By TAYLOR HARTZ
On Saturday afternoon, Erica Hayden lounged on the floral couch in the living room of her family’s Knollwood Road home, surrounded by her grandparents, her mother, her sisters, and her nephew.
For Hayden, 27, the weekend was a welcomed rest and a very different environment than the one she has called home over the past 100 days.
A map was spread out on the dining room table, beside the trays of homemade meals and baked goods. It traced the route that Hayden has been trekking since March 18, when she began her solo hike of the Appalachian Trail.
Beginning on Springer Mountain in Georgia, Hayden is about 1,400 miles into her 2,189-mile journey.
But when Hayden crossed into the 10th state on the trail, she decided to stop in to Southington for a weekend of the simple pleasures she has learned to live without – a shower, home cooked meals, and the company of family.
While she chose to sleep on the floor rather than a bed, having grown accustomed to the hard ground beneath her tent, Hayden said she has most missed the companionship of being at home and close to family.
Having embarked on the journey alone, she has grown close to the community along the trail, which she described as welcoming, supportive, and non-judgmental.
“Nobody cares what you do in real life or who you are in real life, it’s just who you are on the trail,” said Hayden, who said she has seen her normally-shy self become more outgoing along the trail.
“You actually see your true self because you don’t have to impress anybody,” she said. “You’re just there to hike.”
Throughout her journey, she has stopped in several towns to stay in hikers’ hostels, and has encountered countless travelers along the way to share the trail with—sometimes for hundreds of miles.
Though her grandfather, Russ Hayden, was nervous about her being on the trail alone, he said she made up for the loneliness of the solo trip with the company of the people she met along the way.
Support from home has been continuous as well.
Erica Hayden takes a break from her Appalachian thru-hike to visit with family in Southington. Front, from left, Hayden, her grandmother Marge Hayden, her nephew Brian Hayden, and her sister Rachel Hayden. Back, her mother Gina Hayden, her sister Ember Hayden, and her grandfather Russ Hayden.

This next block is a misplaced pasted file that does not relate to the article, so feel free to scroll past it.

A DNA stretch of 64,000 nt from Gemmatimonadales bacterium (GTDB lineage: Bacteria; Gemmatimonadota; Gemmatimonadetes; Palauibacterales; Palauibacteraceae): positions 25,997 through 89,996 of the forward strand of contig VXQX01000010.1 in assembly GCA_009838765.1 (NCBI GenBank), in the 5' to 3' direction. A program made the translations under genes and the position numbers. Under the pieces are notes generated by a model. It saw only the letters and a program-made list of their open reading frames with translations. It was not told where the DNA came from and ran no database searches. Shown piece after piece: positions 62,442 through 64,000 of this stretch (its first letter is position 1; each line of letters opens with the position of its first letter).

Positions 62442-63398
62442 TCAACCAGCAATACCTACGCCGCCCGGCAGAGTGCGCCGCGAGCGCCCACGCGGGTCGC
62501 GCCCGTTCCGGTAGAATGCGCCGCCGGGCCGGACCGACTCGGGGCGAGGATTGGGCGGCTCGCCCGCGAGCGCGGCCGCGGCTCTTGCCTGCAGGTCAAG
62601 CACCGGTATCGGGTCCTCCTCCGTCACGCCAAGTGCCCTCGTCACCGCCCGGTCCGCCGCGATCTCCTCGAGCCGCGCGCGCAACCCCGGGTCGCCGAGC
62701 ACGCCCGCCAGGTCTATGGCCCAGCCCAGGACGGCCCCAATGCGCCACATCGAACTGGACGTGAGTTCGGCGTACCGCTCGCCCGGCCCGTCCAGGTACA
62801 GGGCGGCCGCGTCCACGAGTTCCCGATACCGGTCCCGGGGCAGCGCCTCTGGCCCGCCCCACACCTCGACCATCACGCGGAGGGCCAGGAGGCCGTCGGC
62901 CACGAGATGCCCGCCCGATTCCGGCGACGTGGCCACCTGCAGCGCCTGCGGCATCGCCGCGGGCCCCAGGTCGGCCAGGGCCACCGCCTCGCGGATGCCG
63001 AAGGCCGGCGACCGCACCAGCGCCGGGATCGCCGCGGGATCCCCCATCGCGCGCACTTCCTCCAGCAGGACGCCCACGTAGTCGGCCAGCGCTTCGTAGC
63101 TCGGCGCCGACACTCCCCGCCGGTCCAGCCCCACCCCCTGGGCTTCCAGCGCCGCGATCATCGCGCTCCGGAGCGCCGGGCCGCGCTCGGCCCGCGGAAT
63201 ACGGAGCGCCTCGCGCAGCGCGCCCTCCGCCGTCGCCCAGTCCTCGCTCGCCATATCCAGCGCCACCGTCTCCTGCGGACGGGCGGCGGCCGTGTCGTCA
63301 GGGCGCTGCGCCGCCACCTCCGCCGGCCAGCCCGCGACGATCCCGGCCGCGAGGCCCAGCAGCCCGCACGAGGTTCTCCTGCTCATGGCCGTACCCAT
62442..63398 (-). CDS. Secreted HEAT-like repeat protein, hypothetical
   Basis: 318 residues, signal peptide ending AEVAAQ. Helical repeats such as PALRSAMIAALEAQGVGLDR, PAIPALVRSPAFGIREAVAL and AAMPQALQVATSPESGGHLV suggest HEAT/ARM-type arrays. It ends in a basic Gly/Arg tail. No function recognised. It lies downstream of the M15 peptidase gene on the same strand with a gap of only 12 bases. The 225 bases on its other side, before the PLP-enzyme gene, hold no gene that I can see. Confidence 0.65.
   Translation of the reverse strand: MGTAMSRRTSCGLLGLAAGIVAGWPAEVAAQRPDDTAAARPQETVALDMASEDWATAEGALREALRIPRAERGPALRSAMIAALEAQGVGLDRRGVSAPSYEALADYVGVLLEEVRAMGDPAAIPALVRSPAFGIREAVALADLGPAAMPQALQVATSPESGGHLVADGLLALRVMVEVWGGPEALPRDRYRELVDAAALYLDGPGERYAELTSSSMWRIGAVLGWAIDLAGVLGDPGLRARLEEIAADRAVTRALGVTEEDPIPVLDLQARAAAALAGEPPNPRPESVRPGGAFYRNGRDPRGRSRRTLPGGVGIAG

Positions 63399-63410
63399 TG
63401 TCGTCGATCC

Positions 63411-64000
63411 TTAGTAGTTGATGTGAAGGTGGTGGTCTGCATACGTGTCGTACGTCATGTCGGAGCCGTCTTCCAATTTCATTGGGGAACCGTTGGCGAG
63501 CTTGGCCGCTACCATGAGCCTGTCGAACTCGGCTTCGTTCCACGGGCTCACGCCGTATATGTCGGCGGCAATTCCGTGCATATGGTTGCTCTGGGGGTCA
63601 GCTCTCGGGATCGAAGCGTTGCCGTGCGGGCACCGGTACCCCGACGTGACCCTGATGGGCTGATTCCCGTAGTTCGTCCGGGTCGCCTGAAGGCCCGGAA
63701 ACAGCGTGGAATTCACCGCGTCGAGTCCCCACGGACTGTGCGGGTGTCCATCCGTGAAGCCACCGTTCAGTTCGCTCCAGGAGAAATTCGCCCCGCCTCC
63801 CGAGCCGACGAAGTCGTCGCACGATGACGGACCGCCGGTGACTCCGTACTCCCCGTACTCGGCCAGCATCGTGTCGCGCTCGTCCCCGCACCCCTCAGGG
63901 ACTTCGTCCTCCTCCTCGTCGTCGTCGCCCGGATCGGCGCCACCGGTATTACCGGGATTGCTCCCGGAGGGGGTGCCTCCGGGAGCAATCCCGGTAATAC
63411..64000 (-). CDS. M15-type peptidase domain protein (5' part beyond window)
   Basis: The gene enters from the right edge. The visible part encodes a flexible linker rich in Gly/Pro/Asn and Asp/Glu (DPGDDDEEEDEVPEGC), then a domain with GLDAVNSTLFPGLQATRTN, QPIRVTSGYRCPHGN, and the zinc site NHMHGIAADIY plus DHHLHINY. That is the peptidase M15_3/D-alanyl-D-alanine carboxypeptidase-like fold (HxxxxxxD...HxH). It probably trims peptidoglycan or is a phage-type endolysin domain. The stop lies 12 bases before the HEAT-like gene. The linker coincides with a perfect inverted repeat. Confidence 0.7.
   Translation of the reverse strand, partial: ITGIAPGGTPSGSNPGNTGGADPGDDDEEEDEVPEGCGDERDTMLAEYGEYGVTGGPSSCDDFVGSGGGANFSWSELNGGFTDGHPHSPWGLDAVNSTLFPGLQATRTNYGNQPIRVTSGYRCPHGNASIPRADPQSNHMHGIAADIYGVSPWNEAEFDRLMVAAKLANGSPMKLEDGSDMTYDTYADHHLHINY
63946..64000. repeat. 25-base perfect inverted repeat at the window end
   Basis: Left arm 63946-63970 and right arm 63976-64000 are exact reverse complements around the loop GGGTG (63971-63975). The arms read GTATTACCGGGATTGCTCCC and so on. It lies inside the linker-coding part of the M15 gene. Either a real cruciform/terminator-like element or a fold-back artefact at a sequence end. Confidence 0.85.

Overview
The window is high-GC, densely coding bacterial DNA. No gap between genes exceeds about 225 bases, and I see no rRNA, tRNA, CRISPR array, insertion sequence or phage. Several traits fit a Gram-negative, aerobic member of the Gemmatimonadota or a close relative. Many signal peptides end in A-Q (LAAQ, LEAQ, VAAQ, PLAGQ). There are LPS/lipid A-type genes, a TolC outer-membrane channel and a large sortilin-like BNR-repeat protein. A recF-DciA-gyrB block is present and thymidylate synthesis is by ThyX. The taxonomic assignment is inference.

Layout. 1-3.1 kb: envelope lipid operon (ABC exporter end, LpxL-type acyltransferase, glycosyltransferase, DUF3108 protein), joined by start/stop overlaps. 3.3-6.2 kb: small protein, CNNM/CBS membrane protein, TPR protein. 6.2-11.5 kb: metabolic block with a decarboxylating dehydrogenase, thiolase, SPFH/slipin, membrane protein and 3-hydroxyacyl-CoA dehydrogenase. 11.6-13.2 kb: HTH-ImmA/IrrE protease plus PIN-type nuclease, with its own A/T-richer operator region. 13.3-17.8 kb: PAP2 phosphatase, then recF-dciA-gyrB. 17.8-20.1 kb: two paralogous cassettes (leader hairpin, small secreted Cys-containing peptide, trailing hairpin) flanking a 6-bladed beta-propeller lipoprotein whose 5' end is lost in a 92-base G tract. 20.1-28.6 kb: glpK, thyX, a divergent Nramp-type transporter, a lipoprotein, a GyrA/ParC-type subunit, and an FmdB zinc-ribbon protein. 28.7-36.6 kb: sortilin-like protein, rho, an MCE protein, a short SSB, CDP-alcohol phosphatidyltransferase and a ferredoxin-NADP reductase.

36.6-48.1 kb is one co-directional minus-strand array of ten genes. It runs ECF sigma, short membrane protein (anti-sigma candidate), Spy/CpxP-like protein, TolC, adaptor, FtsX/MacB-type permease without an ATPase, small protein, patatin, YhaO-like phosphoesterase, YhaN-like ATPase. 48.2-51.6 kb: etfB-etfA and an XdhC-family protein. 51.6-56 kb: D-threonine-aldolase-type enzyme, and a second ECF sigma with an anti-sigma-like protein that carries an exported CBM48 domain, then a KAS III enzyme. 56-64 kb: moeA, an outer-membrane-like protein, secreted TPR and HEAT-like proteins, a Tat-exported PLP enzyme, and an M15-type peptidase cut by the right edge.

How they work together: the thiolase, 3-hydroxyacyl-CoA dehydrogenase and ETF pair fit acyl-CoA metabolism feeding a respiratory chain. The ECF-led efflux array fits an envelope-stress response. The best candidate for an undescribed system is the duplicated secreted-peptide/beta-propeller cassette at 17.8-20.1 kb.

Hayden’s grandmother and father have both sent several resupply packages out to the trail, providing granola bars, tuna, peanut butter, and trail mix. Hayden has used her cell phone along the way to take photos, call home to her sisters, and update her blog to let her family know she has made it to each stop safely.
That afternoon, Hayden and her father would pick up three fellow hikers, traveling from Maine and Vermont, and offer them a place to rest and resupply.
Continuing their support of the endeavor, her family prepared a picnic for all the hikers to fill their stomachs on Sunday afternoon before getting back on the trail.
After returning home for the mid-trail break, Hayden said that back here in Southington, “everything is the same, but everything is different.”
Having spent the last several years studying and working in Colorado, Arizona, Texas and New York, Hayden hoped the hike would inspire her to determine her next step in life.
Although already eager to get back to her hike, Hayden thinks she will return home for a while after reaching the end of the trail.
While the temptation to stay was certainly there, said Hayden, she packed her bags on Monday morning and continued on from Schaghticoke Mountain in Kent, Conn.
With more than 700 miles left, Hayden hopes to finish her hike by reaching Baxter State Park in Maine by September 1.